Marketplace PM for November 3, 2004
Conservative groups were successful in turning out voters for the President. Marketplace host David Brown speaks with Economist editor Adrian Wooldridge about the people that make up Bush's base.
Looking back at the Democrats' rhetoric in this presidential election, commentator Robert Reich declares policy without moral conviction just doesn't inspire American voters.
A day after America Online announced 700 job cuts, Time Warner reported its third quarter earnings were down almost 8 percent. The media conglomerate is also setting aside a $500 million legal reserve to pay for continuing regulatory investigations. Hillary Wicai looks into Time Warner's troubles.
This week in New York City, major works of impressionist, modern and contemporary art are on the auction block. Sales are expected to be huge, as more and more collectors enter the market. Ashley Milne-Tyte gets a sense of what's fueling the art auction fever.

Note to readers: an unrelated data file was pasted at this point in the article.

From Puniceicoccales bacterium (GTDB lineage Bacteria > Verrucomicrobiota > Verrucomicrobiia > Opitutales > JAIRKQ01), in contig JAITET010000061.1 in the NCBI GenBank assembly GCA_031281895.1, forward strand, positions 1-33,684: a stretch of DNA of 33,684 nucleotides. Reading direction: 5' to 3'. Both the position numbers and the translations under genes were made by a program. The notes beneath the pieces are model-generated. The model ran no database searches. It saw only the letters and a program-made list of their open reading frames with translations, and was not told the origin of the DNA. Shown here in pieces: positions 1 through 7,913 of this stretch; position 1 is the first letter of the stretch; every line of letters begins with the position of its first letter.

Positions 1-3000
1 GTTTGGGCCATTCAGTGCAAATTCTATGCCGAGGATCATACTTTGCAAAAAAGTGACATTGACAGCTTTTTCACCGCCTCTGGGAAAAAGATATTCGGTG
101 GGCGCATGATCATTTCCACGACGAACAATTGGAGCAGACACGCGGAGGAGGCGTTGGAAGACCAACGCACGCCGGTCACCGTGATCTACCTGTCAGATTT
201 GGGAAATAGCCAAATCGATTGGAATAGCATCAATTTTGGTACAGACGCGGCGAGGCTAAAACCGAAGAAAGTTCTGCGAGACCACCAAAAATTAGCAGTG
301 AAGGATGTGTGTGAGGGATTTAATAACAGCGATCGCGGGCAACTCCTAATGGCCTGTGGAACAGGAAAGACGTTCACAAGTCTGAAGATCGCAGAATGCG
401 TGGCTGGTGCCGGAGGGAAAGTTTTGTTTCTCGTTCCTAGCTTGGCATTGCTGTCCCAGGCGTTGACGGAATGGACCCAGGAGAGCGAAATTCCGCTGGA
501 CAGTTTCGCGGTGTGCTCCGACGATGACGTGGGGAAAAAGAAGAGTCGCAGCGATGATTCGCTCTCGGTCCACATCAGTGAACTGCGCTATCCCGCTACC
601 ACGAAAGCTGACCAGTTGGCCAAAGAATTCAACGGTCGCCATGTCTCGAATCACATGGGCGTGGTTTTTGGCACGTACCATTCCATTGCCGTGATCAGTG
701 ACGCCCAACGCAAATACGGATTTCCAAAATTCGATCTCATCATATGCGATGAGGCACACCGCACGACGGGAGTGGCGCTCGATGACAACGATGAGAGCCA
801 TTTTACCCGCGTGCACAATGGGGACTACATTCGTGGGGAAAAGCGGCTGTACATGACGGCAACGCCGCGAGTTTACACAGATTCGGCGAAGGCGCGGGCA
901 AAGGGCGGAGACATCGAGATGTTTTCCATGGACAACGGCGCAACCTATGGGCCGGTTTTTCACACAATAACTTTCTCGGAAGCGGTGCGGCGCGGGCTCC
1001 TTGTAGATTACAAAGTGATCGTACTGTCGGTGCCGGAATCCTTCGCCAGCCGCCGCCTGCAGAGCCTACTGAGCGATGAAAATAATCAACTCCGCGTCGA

In Arizona, voters passed Proposition 200, which targets illegal immigrants entering the state from Mexico. Individuals will now have to prove eligibility when applying for non-federally mandated public benefits. Is the Arizona measure just the beginning of a nationwide trend? From the America's Desk, Dan Grech reports.
After exit poll failures in 2000 and 2002, two veteran outfits collaborated as the National Election Pool, but results were still inaccurate this year. Early exit polls indicated John Kerry would fare much better than he did when the actual votes were counted. Marketplace's Lisa Napoli looks into what's gone wrong in the exit poll business.
The 2004 election was the first under the McCain-Feingold Bill. As voters emerge from the swamp of political ads, Marketplace's John Dimsdale takes a look back at the success of campaign finance reform.